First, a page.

Diversity & Inclusion
Crowdfunding / Funding / Health / Health tech / Investing

Meet O2 Cube, a Pittsburgh-built device designed to bring medical oxygen to rural health clinics without electricity

Created by the Greensburg-based startup LeanMed, the solar-powered device picked up recognition from the WHO and partnered with Phillips. The company is now raising $500,000 through investment crowdfunding.

A look at the components of LeanMed's O2 Cube. (Photo via LeanMed/WeFunder)
Even before the COVID-19 pandemic accelerated demand for medical oxygen, there was an apparent need for devices that could produce air that’s fit to breathe in areas outside the electrical grid.

For LeanMed, the idea for such a device began when founder and then-University of Pittsburgh medical student James Newton went to Malawi and witnessed firsthand the difficulties rural health clinics face with oxygen shortages.

The Greensburg-based company is the creator of the O2 Cube, a solar-powered oxygen generator. The company, founded by Newton and helmed by CEO Mark Adkins, an adjunct professor in the University of Pittsburgh’s Swanson School of Engineering, includes a half-dozen other employees who graduated from the University of Pittsburgh, Duquesne University and Carnegie Mellon University.

The device is designed to address a widespread need around the world: According to the World Bank, only 4.1% of rural Malawians have access to electricity. Without electricity to produce supplemental oxygen, pediatric pneumonia can become fatal. Worldwide, pneumonia kills more children than any other infectious disease, and 99% of the 800,000 annual deaths occur in the developing world.

After his return to Pittsburgh, Newton approached Adkins, his professor at the time. Adkins has decades of experience bringing products to market. He saw the value in the technology and was familiar with what it takes to develop university-born technology for a wider market.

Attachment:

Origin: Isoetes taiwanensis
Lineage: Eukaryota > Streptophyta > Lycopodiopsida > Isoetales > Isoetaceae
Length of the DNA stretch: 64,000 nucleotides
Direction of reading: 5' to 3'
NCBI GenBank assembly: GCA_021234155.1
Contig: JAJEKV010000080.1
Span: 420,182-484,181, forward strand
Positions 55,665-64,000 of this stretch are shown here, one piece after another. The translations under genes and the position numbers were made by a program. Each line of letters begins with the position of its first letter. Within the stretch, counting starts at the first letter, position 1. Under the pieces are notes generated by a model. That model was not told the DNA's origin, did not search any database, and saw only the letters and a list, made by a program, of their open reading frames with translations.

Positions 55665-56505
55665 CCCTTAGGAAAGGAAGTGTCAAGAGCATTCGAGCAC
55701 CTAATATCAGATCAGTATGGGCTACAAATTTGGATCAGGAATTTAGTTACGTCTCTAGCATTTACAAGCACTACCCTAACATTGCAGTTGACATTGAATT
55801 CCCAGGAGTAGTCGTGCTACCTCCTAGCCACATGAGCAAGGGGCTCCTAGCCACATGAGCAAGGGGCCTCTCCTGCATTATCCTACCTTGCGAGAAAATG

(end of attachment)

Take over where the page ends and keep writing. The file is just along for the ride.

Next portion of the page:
Mark Adkins. (Photo via LeanMed)

“There’s an entrepreneurial ecosystem within Pittsburgh,” he said. “And what we hope for in the case of Pittsburgh is we want to take student ideas, or even doctor ideas, and we want to create an environment where these ideas, if they have value, can come to market.”

In 2018, the team came in first place in Pitt’s Blast Furnace competition, and in 2019 it received funding from Idea Foundry, earning it $10,000 in both instances. In 2020, it finished 3rd place out of 70 applicants in Duquesne University’s New Venture Competition (DNVC).

Over the last two years, the COVID-19 pandemic has exposed and exacerbated society’s inequities, including the digital divide, food and housing insecurities, and of course, access to medical care.

In March, the O2 Cube was recognized by the World Health Organization and included in its “2021 Compendium of Innovative Health Technologies for Low-Resource Settings.”

Since COVID-19 accelerated the need for medical oxygen, the team fast tracked design and entered into a partnership with healthcare technology company Philips, for whom Adkins had previously consulted. The device licenses elements of the UltraFill Home Oxygen System, which Phillips discontinued near the end of 2018.

Details of LeanMed’s financials were not disclosed, nor were the details of its agreement with Phillips, but the arrangement allows LeanMed to more quickly produce prototype units while it seeks long-term funding for the fully-engineered, final commercial version.

“For us at Philips, we have been a developer of new products for those with various acute and chronic respiratory conditions and we are happy to work with a company with such a great mission to get oxygen to those in need,” said Sharon Baer, global marketing portfolio leader for sleep and respiratory care at Philips.

WHO provides feedback for each of the items in the compendium, and expressed concern that the unit has a need for spare parts, as well as if it could be produced locally in at-need communities. Currently, a single, fast track unit is on its way to a rural health clinic in Nigeria.

At the same time, LeanMed has launched a crowdfunding campaign in hopes of raising $500,000 to extend production of the oxygen delivery system to other areas in need.

Companies: University of Pittsburgh / Carnegie Mellon University

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